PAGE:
A brisk, busy recap of the Beatles from 1963 to '66 -- when they were uniformly mop-topped, clean-shaven and besuited -- Ron Howard's documentary often plays as an advertorial gunning for maximum intergenerational appeal. Paul McCartney and Ringo Starr, the foursome's lone survivors, reminisce at length, often benignly, in between and over concert footage, clips from A Hard Day's Night and Help!, and press conferences. (Eight Days a Week is the first feature doc authorized by the group since its 1970 breakup.) Though they are obviously the most prominent of the talking heads assembled here, their words aren't necessarily the most illuminating, notwithstanding Ringo's piquant admission that he, unable to hear his bandmates' voices over the incessant screaming of their fans, had to "watch Paul's ass" for song cues during their summer '65 show at Shea Stadium. (Thirty minutes of that performance will screen after Howard's film in theaters only.)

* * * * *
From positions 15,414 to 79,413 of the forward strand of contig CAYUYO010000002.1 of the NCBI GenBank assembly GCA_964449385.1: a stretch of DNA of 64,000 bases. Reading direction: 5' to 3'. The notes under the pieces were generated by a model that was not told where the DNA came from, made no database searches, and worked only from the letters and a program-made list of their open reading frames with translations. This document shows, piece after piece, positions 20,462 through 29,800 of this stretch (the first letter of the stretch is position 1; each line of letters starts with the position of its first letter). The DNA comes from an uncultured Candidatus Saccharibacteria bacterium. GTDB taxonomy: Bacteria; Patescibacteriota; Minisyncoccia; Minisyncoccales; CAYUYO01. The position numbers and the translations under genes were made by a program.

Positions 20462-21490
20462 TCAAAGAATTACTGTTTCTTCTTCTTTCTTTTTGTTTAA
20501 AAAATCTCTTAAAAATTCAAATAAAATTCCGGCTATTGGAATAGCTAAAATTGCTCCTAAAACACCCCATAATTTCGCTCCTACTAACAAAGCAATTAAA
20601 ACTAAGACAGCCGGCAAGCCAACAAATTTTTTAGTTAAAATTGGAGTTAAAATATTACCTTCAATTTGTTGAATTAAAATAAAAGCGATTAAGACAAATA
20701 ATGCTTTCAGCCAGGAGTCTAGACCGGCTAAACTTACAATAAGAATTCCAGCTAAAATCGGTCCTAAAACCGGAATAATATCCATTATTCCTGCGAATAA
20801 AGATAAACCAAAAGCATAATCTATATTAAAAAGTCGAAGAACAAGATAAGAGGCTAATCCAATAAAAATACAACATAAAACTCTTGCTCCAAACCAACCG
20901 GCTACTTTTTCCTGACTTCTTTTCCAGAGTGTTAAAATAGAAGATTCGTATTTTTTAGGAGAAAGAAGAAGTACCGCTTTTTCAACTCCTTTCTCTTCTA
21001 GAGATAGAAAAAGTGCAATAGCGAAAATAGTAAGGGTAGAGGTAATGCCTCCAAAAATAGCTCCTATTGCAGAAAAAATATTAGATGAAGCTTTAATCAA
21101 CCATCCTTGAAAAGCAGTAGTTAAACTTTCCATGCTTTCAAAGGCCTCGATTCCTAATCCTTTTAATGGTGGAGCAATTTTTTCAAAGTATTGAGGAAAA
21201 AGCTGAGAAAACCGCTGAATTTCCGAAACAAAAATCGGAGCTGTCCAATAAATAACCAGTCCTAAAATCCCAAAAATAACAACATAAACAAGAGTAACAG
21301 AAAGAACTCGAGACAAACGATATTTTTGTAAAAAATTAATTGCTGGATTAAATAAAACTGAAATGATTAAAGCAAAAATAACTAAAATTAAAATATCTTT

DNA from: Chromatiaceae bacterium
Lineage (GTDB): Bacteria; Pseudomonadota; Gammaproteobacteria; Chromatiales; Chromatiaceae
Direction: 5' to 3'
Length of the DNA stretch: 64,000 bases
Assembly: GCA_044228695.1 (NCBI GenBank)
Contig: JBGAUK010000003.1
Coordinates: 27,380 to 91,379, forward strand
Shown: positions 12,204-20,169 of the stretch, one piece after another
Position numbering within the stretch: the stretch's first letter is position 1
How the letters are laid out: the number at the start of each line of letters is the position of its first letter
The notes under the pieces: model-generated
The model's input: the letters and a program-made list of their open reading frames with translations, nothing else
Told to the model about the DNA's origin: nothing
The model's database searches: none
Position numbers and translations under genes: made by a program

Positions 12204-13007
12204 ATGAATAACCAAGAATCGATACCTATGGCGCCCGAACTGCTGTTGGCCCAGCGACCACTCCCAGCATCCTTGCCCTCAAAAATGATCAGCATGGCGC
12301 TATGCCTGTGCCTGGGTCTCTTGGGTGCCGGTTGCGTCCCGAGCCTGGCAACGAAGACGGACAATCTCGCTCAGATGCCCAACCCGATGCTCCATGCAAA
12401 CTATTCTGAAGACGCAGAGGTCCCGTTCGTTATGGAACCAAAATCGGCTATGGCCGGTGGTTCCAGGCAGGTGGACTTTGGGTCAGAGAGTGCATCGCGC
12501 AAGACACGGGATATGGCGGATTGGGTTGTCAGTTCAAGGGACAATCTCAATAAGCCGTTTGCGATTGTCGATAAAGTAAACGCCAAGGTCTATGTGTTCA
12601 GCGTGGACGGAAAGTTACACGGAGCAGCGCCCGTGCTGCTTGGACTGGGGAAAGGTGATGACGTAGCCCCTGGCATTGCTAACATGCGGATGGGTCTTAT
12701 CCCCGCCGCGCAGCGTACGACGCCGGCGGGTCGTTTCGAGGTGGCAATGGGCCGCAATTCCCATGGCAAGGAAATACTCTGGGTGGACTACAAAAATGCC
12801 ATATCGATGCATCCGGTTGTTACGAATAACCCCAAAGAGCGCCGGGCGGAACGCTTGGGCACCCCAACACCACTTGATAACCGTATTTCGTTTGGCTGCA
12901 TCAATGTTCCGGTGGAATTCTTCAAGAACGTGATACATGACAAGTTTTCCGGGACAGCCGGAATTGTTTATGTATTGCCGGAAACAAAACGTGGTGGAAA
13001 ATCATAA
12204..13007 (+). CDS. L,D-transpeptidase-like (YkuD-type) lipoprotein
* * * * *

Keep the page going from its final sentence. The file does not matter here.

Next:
More revealing are the memories of interviewees like Dr. Kitty Oliver, an oral historian, who recalls being one of the African-American fans at the Beatles' September '64 concert in Jacksonville, Florida -- a gig that the group insisted had to be racially integrated before they set foot on the stage. Frantically rushing through the quartet's prodigious output during these years, Eight Days a Week is best when it slows down, allowing a performance of, say, "I Feel Fine" to be heard and seen in full, rather than interrupting these soaring melodies so that Malcolm Gladwell can redundantly discuss "the emergence of teenage culture."